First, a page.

The Third English Civil War (1649–1651) was the last of the English Civil Wars (1642–1651), a series of armed conflicts and political machinations between Parliamentarians and Royalists.
The Preston campaign of the Second Civil War was undertaken under the direction of the Scots Parliament, not the Kirk, and it took the execution of King Charles I to bring about a union of all Scottish parties against the English Independents. Even so, Charles II in exile had to submit to long negotiations and hard conditions before he was allowed to put himself at the head of the Scottish armies. The Marquess of Huntly was executed for taking up arms for the king on 22 March 1649.
The Marquess of Montrose, under the direction of Charles II, made a last attempt to rally the Scottish Royalists early in 1650. But Charles II merely used Montrose as a threat to obtain better conditions for himself from the Covenanters. When Montrose was defeated at the Battle of Carbisdale on 27 April, delivered up to his pursuers on 4 May, and executed on 21 May 1650, Charles II gave way to the demands of the Covenanters and placed himself at their head. Charles II now tried to regain the throne through an alliance with his father's former enemies in Scotland, who intended to impose Presbyterianism on England. He dismissed all the faithful Cavaliers who had followed him to exile.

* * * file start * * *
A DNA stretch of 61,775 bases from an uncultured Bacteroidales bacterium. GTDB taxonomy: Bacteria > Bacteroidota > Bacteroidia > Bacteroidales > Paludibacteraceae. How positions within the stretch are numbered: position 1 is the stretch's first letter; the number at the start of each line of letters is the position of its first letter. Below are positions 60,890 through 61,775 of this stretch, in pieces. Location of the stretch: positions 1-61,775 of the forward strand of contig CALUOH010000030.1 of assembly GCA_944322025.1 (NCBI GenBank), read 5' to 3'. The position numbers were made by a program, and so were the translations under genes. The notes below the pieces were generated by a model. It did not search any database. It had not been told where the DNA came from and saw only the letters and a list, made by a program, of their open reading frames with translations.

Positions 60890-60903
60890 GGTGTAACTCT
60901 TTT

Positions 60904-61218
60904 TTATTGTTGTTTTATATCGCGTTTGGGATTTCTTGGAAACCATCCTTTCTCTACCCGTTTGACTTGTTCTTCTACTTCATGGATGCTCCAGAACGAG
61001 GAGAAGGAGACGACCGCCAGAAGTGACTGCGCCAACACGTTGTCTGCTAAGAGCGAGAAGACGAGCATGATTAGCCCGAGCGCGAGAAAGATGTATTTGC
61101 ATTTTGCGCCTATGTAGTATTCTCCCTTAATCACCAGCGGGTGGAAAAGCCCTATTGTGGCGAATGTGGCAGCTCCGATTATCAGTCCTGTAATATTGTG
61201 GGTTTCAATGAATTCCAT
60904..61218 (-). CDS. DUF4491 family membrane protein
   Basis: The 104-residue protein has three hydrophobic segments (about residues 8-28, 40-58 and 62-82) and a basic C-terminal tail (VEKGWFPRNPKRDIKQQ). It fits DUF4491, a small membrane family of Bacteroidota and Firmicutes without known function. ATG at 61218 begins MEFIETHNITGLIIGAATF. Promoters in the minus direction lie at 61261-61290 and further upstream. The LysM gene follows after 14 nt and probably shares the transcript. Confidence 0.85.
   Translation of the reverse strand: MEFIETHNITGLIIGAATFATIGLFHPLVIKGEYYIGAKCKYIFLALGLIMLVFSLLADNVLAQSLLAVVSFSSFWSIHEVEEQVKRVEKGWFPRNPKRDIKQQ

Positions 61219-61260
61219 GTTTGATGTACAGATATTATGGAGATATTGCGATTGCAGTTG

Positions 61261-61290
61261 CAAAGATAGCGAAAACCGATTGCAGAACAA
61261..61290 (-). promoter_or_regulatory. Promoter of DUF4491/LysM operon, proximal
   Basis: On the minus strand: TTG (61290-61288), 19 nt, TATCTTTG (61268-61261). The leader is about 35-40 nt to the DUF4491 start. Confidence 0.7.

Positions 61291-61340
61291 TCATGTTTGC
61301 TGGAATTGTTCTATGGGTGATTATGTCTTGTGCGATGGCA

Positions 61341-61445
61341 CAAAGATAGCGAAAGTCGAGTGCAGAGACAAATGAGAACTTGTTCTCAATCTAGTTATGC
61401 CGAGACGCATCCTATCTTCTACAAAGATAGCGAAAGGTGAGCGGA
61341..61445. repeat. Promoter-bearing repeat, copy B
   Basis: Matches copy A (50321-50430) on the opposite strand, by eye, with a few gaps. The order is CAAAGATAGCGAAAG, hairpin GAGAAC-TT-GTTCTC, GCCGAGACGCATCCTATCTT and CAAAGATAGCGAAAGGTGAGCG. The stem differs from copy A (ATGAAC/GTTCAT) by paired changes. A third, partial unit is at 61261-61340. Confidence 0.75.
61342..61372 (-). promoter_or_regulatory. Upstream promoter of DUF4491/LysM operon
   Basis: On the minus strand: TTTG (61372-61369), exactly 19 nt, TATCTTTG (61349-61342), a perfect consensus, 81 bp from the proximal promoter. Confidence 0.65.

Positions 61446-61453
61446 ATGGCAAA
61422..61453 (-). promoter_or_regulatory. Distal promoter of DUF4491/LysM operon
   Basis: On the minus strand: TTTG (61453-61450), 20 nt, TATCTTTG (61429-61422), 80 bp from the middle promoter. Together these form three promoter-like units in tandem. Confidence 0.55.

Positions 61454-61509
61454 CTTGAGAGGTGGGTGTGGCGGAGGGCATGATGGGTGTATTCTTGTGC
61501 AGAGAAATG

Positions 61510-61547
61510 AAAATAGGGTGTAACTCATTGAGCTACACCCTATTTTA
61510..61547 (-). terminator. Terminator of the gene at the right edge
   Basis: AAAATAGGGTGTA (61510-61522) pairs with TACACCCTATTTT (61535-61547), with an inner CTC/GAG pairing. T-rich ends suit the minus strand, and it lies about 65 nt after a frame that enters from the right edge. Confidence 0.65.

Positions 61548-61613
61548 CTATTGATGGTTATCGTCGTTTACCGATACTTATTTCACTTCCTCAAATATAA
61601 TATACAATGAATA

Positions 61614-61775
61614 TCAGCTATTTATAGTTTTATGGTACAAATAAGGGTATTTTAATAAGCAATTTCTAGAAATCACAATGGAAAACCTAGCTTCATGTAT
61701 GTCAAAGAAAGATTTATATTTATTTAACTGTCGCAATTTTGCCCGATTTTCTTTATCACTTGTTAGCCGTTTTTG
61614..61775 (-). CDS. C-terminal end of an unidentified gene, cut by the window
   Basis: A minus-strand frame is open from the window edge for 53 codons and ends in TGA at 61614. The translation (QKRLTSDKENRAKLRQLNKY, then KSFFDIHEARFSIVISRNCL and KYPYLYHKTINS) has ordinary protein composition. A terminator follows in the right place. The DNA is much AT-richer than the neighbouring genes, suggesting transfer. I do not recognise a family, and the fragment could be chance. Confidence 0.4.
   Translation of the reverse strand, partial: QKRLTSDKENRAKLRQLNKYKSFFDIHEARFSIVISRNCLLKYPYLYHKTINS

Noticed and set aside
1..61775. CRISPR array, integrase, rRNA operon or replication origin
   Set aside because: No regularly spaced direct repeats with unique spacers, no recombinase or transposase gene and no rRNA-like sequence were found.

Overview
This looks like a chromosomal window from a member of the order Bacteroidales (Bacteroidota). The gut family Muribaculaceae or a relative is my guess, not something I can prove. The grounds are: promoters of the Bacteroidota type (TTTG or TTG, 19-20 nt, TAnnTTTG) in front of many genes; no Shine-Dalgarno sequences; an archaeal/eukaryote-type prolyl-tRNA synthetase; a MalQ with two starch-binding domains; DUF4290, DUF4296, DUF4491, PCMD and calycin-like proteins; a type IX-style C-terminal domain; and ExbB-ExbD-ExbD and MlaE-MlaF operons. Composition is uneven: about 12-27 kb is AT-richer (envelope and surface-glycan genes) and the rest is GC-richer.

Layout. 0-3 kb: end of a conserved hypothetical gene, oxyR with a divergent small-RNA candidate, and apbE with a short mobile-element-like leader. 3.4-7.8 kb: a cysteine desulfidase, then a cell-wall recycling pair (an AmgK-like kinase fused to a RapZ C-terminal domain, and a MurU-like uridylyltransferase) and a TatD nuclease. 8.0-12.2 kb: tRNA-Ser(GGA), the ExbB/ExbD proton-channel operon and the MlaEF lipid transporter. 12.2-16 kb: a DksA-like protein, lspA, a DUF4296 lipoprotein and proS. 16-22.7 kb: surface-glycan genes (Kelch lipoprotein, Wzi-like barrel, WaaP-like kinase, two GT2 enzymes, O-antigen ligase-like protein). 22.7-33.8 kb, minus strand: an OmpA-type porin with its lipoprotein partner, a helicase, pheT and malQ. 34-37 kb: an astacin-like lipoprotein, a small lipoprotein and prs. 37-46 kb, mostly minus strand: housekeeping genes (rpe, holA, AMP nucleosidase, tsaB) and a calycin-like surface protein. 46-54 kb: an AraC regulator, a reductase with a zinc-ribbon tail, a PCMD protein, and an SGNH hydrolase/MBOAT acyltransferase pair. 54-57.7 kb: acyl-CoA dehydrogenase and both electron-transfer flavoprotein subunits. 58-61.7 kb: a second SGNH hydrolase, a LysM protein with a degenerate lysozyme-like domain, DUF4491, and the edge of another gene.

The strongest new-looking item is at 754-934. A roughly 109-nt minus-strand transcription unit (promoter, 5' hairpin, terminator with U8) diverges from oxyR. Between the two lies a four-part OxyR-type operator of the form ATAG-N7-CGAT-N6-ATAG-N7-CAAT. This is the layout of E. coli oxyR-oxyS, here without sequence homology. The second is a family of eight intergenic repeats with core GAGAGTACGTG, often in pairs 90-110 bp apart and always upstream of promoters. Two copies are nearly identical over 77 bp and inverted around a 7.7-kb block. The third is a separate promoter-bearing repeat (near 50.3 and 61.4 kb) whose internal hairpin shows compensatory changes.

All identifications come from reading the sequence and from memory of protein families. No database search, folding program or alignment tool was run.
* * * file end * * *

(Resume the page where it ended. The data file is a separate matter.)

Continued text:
As the Royal army was mostly Scottish, and as the invasion was not accompanied by any major rising or support in England, the war can also be viewed as being primarily an Anglo-Scottish War rather than a continuation of the English Civil War.